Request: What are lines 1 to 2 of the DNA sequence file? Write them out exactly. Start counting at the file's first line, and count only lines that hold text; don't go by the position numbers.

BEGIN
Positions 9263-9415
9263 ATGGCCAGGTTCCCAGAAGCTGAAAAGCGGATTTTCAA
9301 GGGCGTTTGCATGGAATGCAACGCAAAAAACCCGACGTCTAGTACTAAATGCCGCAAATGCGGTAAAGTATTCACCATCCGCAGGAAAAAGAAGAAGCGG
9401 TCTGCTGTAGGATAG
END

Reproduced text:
Positions 9263-9415
9263 ATGGCCAGGTTCCCAGAAGCTGAAAAGCGGATTTTCAA